To See Or Not To See
Council on Aging incorporates innovative 'eyelids' for cameras
- By Del V. Salvi
- Oct 01, 2012
Privacy was an immediate concern when
the Council on Aging in Marshfield, Mass.,
sought to install a video surveillance system.
Seniors who use the community center
balked at the idea of being watched as they
participate in activities throughout the day.
However, at night when the center is closed,
video is needed to provide evidence or clues in case of a theft
Additionally, the Council on Aging is used as an emergency
center when nearby residents need a temporary haven during bad
weather or other emergencies, and video surveillance at those
times can help ensure safety and efficiency. An innovative solution
was delivered with the integration of Panasonic cameras
with privacy-protecting “eyelids” from SituCon to block camera
views at times when surveillance is not critical.
Privacy and Protection Coexist
Marshfield’s Council on Aging provides a central mechanism
to deliver services and activities to the town’s elder population.
Recreation activities range from exercise and weight and strength
training to bridge, crafts, knitting, coffee hours and educational
seminars. Beyond recreation, the council also provides services
such as diabetes support groups and income tax preparation.
In the coastal community about 12 miles north of Plymouth,
Mass., homes are often threatened by extremely high tides and
flooding, which require residents to seek refuge for several hours
until the situation improves. When these residents need a place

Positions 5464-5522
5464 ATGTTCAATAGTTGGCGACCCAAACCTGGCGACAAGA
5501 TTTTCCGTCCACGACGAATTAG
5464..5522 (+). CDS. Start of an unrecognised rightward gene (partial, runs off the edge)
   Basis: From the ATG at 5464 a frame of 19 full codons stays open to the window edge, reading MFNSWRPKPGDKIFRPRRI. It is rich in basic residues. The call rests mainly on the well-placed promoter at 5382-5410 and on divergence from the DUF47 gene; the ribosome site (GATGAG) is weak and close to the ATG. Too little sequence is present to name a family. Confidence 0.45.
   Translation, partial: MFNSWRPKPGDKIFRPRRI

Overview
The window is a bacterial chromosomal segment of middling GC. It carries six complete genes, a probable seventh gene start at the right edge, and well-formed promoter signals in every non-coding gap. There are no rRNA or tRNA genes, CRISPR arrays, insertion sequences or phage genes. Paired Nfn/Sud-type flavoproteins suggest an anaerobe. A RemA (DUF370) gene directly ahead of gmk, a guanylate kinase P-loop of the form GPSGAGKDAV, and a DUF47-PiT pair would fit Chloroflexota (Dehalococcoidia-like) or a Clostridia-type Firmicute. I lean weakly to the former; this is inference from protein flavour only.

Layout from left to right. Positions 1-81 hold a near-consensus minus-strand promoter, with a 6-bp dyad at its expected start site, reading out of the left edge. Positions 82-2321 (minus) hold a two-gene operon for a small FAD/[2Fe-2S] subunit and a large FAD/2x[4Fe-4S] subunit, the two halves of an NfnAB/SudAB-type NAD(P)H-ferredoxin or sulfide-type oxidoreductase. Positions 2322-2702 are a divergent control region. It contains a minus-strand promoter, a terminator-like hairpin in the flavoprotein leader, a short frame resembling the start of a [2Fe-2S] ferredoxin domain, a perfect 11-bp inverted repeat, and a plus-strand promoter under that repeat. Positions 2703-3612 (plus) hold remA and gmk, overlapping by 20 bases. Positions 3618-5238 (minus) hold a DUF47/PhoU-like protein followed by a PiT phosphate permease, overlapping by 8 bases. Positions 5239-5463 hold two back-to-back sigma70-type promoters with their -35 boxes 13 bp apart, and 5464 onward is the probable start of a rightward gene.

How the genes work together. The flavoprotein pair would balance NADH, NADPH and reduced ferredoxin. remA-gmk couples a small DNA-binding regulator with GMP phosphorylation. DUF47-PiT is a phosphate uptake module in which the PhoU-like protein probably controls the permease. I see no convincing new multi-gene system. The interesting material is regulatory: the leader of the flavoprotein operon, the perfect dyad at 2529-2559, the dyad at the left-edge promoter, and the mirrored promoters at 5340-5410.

to go, the inland and geographically protected Council on Aging
can be made available at a moment’s notice.
If 100 or more people gather to seek refuge in the Council
on Aging building in case of an emergency, video surveillance
can enable law enforcement and administrators to monitor the
environment and keep tabs on any safety concerns. Availability
of live video footage allows the town to staff the center in emergency
situations with only two or three people rather than seven
or eight, saving on costs.
In the Blink of an Eye
At the Council on Aging, four Panasonic cameras are located
in the interior of the building—in a dining room, in a function
room, in a hallway outside the computer lab and near the main
entrance and front office.
The four indoor cameras are integrated with SituCam privacy-
protecting housings that feature mechanical eyelids that
open and close to limit camera views to the times when surveillance
is needed. When the eyelids are closed, privacy is ensured. The integrated SituCon system can automatically open
the eyelids, activate the cameras and start recording during an
emergency, according to a predetermined schedule or based on
an operator’s command.
Panasonic i-PRO SmartHD WV-SC384 HD network cameras
provide PTZ control, auto-tracking of 720p high-definition images
and full-frame 1280x960 pixel video at up to 30 images per
second. The cameras are connected to Marshfield’s Milestone
Systems centralized recording solution, which is accessed using
a town-wide fiber-optic network. Easily controlled PTZ also enables
monitoring of specific areas without placing everyone present
The eyelids open to provide surveillance at night according to a
programmed schedule, or dispatchers can override the system and